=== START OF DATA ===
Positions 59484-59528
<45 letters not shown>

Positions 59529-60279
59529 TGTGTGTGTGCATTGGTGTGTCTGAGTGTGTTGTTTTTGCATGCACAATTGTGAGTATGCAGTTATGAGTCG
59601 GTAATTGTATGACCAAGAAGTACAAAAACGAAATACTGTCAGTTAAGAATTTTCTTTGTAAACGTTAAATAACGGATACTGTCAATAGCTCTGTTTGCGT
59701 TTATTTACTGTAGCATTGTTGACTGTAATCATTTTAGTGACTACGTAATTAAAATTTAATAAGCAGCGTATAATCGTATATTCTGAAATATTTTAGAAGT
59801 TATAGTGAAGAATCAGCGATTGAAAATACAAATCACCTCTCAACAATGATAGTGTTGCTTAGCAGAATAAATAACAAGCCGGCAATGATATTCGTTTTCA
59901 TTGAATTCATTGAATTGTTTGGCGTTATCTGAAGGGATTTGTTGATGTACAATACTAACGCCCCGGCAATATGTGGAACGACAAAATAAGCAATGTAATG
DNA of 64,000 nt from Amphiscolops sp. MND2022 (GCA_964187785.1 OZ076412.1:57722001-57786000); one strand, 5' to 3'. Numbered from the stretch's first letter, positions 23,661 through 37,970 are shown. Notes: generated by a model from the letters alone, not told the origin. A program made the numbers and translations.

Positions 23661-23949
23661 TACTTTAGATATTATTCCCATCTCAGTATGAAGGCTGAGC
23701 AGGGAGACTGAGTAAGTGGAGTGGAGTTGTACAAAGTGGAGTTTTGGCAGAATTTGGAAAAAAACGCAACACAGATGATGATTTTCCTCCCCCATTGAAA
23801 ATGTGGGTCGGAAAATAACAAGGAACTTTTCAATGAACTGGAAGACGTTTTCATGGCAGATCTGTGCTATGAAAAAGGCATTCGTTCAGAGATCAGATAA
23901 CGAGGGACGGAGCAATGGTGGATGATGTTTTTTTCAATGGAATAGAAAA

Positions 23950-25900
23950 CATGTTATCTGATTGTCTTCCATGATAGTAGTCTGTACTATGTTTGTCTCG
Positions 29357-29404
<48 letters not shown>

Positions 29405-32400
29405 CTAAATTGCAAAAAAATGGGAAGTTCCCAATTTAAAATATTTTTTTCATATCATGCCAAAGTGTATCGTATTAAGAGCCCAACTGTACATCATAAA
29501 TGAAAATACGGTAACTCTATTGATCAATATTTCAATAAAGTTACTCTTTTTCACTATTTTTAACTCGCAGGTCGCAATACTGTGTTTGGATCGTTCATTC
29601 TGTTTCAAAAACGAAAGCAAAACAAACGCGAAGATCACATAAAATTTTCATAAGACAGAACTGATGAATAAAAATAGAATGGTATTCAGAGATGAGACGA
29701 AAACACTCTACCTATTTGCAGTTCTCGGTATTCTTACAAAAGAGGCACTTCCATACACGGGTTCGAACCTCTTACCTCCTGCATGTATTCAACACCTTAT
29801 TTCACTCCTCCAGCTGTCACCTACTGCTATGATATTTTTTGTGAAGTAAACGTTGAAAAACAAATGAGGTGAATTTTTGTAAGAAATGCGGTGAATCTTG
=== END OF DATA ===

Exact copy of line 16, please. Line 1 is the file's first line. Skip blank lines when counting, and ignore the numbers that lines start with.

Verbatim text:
23950 CATGTTATCTGATTGTCTTCCATGATAGTAGTCTGTACTATGTTTGTCTCG